Now, this junior version is being produced to promote the latest film, No Time To Die. The kids car is an Aston Martin DB5 Junior that was created at 66% scale of the car used in the movie. It was reportedly produced as accurately as possible by using a 3D-scanned original DB5 for reference.
, the small kids car does not have a roof, so older kids or even adults can sit in it. Other changes include adjusted dashboard gauges because the mini version is an electric car. In addition, the fuel gauge was changed to a battery meter, and an oil temperature gauge even displays the temperature of the electric motor.
Only 125 of the mini Aston Martin cars will be made, and each will cost a whopping $123,000.
According to CNN, The Little Car Company was already producing an Aston Martin DB5, but the James Bond version has a lot more power. While the company’s original DB5 produces 6.5 horsepower, the James Bond version has an electric motor that can produce up to 21.5 horsepower—and can reach speeds estimated between 45 and 55 mph.
The James Bond version also has additional features, such as toy machine guns that come out the front as the headlights retract.
The original James Bond car has a rotating license plate that could display different countries. In the latest movie, this feature is now digital. The No Time to Die special edition mini car from The Little Car Company uses the same hardware and software as the actual movie cars. The screens can be customized to display a video, message, or personalized number plate.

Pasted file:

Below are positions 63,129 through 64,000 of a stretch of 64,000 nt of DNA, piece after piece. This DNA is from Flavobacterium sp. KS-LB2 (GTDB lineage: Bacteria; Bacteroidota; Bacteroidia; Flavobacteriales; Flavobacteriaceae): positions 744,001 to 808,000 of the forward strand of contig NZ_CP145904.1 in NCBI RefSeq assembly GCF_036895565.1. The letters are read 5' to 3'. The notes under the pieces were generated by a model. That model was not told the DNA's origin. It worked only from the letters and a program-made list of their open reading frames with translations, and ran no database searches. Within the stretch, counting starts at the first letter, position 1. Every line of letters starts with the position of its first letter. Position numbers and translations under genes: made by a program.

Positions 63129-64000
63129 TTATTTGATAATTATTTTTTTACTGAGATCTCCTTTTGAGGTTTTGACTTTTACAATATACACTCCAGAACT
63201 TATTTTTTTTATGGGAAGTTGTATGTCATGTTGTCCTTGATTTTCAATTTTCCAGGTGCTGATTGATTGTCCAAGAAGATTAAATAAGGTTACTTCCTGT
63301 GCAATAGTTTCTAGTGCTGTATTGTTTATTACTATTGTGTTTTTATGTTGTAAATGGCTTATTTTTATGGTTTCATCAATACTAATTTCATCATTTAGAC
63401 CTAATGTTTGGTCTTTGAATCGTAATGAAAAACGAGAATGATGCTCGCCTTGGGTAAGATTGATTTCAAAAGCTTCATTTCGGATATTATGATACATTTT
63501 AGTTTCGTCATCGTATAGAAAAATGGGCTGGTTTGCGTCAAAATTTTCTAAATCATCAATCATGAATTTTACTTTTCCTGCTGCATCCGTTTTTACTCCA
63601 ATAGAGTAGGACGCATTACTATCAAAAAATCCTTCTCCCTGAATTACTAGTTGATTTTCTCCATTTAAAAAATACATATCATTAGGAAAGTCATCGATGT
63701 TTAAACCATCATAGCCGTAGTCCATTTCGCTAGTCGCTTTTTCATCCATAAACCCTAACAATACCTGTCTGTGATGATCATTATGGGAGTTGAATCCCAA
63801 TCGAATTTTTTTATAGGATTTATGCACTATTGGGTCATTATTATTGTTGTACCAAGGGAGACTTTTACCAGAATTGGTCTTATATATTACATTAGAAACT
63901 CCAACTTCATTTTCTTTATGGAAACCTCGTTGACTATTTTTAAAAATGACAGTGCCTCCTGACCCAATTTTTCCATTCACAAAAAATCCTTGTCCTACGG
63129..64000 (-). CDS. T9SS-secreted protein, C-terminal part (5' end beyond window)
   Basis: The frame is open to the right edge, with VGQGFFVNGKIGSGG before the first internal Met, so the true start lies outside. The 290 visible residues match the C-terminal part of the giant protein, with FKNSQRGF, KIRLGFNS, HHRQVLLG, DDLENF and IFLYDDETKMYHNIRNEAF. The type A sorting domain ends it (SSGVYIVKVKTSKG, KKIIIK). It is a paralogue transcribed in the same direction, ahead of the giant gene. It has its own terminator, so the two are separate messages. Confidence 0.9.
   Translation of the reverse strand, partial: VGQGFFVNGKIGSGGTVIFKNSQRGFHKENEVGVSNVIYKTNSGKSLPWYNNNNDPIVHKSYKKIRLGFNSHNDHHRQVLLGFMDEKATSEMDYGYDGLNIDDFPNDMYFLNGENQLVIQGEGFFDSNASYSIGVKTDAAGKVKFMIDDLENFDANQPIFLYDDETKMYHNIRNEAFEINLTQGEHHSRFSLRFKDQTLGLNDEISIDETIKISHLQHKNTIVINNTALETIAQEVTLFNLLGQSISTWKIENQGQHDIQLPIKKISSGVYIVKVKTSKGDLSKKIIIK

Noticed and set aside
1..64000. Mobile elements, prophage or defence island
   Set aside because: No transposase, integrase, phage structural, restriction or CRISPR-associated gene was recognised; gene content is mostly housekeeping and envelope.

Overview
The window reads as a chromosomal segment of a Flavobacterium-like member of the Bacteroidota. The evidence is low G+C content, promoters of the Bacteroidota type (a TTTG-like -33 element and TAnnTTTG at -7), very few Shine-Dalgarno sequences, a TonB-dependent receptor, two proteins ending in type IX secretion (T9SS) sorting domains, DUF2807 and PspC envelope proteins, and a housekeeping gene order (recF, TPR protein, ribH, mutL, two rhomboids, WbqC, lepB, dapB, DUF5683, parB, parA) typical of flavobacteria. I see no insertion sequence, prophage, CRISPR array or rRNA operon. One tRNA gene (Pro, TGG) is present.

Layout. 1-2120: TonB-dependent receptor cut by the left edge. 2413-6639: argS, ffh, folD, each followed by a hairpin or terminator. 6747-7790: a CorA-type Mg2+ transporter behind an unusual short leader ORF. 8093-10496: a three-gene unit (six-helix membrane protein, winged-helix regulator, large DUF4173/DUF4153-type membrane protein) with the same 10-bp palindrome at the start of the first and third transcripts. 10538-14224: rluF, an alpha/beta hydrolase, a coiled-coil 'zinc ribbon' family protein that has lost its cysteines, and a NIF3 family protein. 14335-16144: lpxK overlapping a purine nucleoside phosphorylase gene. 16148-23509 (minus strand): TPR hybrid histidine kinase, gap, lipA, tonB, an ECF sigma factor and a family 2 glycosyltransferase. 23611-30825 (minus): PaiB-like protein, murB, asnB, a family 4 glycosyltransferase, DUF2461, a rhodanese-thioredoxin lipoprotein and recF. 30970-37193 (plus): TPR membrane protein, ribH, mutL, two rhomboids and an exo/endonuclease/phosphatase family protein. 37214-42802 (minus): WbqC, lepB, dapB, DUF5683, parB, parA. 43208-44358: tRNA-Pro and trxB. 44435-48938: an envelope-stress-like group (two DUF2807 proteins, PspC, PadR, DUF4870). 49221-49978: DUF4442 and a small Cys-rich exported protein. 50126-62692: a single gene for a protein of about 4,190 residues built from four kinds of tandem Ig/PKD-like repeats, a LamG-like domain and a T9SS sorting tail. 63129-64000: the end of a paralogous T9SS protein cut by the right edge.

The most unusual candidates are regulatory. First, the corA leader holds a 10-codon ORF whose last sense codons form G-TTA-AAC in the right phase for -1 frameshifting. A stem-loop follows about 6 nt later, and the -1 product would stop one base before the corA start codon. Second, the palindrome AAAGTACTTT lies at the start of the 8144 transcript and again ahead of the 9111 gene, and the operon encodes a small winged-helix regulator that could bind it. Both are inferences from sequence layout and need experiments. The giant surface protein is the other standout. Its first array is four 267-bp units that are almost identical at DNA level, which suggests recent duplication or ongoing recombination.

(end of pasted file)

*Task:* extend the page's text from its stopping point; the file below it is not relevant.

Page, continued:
The mini car even pumps dark smoke through its "exhaust pipes" with a "smokescreen" device. The smoke is fed from a supply that has an hour’s capacity between top-ups—plenty of time to mask your escape!
Driving the Aston Martin Junior
While the miniature car cannot legally drive on public roads, it does have several different drive modes—some of which have lower top speeds for the youngest drivers.
In addition, car owners will reportedly be invited to participate in special driving events at race tracks.
Lisa Steuer McArdle is an insurance writer with over 15 years of experience writing and editing content in a variety of industries, including insurance and personal finance. Lisa specializes in taking deep dives into make and model-specific content that helps car owners and buyers make solid money-saving choices. Lisa has written over 350 articles for Jerry on topics including electric vehicles to classic cars. Before joining Jerry, Lisa worked in various aspects of the printing industry as a content writer, developer, and editor and earned her bachelor’s degree in creative writing from Lycoming College.